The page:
So Mrs. Thatcher won a resounding victory in Great Britain, and has a 142- seat parliamentary majority that will allow the Iron Lady to pursue a rigid program of public spending cuts and a further shift from public to private ownership of industry.
The favorite parlor game of the moment is to try to decide what meaning the British election has for us. Does it help her fellow conservative, Ronald Reagan? Does it hurt anyone with a liberal image, like Walter Mondale and by the same token help John Glenn? Does it mean that high unemployment is defused as a political issue, so long as inflation has been whipped?
There is a temptation among observers to answer all such questions in the affirmative. Joseph Kraft thinks there is "an unmistakable message to the Democrats": unemployment and its effects on society won't help beat Reagan.
David S. Broder agrees that the dramatic drop in British inflation had much more impact among voters than the 13 percent unemployment rate, given the assurance that welfare-statism will take pretty good care of those out of work.
But it should also be noted that what happened in Great Britain was as much an expression of British voters' disgust with the Labor Party as anything else. The Conservatives got substantially less than a majority, only 42 percent of the popular vote. The Liberal-Social Democratic Alliance--the new third party-- got 25 percent of the popular vote, or within a hair of Labor's 28 percent, while minor parties got 5 percent.
In other words, 72 percent of the voters were against Labor, compared with 58 percent against Thatcher--and that's why she won big.
Reagan, as a 1984 candidate, isn't likely to enjoy the benefits Thatcher derived from a third party. John Anderson is threatening to run again. But last time out, although he made a respectable showing for an American third-party candidate, he got only 7 percent of the vote.
It is therefore too easy to look for a duplication of the British results here. The Democrats for the moment do not have strong leadership, nor has the party settled on a cohesive alternative to Reaganomics. But the Democratic Party is not a union-controlled party, nor is it an extreme leftist party, nor is it in a state of disarray. The congressional elections of 1982 would suggest that it is very much alive, and there is no reason to think it cannot unify behind a candidate selected at next year's convention.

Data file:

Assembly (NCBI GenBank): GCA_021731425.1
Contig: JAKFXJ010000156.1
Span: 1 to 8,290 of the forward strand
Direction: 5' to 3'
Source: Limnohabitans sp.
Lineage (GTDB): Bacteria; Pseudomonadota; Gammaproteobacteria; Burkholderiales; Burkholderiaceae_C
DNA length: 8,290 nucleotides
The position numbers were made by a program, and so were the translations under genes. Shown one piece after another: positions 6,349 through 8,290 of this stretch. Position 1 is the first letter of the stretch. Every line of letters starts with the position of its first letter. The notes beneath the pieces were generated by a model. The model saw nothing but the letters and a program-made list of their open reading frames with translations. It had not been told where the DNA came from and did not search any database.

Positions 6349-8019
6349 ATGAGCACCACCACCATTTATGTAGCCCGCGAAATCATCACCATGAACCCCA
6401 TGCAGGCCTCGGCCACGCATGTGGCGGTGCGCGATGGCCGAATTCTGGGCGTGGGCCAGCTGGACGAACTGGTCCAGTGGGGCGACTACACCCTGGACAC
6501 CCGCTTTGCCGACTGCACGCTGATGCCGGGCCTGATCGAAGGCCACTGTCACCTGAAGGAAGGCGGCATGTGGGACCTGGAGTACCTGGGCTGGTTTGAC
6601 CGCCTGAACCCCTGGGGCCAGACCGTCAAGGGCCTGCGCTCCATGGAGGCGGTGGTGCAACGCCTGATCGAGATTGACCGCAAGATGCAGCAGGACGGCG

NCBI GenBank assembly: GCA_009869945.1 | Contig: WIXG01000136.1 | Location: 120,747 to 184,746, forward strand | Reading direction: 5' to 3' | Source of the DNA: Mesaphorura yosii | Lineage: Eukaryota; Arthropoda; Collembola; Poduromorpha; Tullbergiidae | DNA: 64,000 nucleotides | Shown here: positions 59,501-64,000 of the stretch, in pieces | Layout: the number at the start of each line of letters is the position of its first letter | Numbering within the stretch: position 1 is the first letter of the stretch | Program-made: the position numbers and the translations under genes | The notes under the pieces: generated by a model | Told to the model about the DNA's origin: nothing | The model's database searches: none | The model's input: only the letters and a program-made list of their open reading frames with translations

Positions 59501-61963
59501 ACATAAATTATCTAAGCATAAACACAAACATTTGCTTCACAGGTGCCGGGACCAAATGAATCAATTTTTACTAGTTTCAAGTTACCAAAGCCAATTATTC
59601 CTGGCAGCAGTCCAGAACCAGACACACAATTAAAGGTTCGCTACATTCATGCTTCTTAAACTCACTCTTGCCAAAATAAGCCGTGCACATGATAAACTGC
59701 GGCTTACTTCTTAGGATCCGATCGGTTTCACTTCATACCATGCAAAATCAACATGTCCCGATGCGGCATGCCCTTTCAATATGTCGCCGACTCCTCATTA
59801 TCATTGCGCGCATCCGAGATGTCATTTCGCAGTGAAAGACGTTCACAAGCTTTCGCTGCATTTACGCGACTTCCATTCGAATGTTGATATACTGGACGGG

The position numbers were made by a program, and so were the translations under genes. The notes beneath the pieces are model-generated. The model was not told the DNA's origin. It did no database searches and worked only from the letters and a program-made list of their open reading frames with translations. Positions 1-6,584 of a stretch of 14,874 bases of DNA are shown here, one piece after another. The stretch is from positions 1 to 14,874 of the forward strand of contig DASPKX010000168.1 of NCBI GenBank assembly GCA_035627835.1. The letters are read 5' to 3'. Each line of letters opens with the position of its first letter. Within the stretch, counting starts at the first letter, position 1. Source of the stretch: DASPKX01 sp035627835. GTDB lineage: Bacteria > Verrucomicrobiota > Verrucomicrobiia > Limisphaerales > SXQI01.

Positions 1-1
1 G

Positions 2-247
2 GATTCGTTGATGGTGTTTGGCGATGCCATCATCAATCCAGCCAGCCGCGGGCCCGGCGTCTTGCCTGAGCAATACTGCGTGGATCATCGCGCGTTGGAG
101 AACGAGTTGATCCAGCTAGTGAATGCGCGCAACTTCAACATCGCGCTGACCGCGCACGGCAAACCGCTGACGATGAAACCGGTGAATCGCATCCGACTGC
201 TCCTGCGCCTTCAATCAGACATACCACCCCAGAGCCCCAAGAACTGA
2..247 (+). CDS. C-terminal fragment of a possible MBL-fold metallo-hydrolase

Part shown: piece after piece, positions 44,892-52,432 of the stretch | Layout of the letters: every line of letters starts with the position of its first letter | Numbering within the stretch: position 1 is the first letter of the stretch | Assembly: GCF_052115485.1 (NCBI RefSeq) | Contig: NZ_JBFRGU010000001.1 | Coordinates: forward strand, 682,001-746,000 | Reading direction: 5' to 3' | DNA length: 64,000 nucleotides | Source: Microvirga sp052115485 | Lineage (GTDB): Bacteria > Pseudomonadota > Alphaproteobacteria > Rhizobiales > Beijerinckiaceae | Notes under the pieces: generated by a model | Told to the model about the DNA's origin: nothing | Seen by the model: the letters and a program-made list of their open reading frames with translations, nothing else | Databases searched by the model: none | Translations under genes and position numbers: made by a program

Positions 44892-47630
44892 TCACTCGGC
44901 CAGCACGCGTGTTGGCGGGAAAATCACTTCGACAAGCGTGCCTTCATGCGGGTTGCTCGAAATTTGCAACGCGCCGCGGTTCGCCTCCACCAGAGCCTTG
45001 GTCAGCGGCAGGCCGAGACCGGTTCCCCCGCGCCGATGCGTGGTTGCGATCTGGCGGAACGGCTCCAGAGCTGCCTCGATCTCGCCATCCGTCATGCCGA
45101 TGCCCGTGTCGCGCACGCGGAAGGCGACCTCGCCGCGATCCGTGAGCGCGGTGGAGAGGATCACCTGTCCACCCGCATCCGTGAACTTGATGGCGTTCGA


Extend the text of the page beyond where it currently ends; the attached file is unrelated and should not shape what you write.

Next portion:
Nor has the American economy suffered like the creaking, antiquated British industrial structure. According to OECD data, for the three years to mid-1982, real growth in Britain declined by about 5 percent, while on the average it rose 2 percent in the rest of the OECD area, including the United States.
The United States hasn't even been hit so hard on the inflation front. At its worst, consumer inflation in the United States touched an annual rate of around 13 percent, and has now come down to about 4 percent. When Thatcher arrived in May 1979, the British retail price index was rising at a 12 percent rate. That shot up to 22 percent within a year, and now, in response to the crunch of recession, it's also down to 4 percent.
As bad as inflation was here, it was a lot worse for the average British citizen --who didn't have the private savings cushion of most American voters. So relief on the inflation front was clearly dramatic. It makes sense that Britons worried that transferring power to a leftist, inflationist Labor Party might send prices skyrocketing again.
But there's no reason to think the American voting public will view things in just the same way. And in any event, I'm not sure that the American voter will be disposed to view progress on inflation as an undiluted blessing so long as interest rates are sticky (mortgage rates, for example, are still too high) and unemployment flirts with the 10 percent level.
For all these reasons, one shouldn't read too much into Thatcher's victory. The cutting edge for Reagan, assuming that he's going to run--and assuming the American public won't be whipped into a jingoistic fury, as the British were over the Falklands--will still be the total direction of the American economy.
If economic activity is perking up, and unemployment has drifted below 9 percent toward 8 percent or less in the summer of 1984, Reagan ought to win handily--even if inflation is moving back up.
But if Reagan is still running a Thatcher-type economy in which the cost of a low level of inflation is continued high unemployment--especially among blacks and Chicanos--we are talking about a different ball game in which the British lesson doesn't apply. In that circumstance, the public here should be able to find a Democratic alternative, a luxury the British public didn't have with Labor or the new Alliance.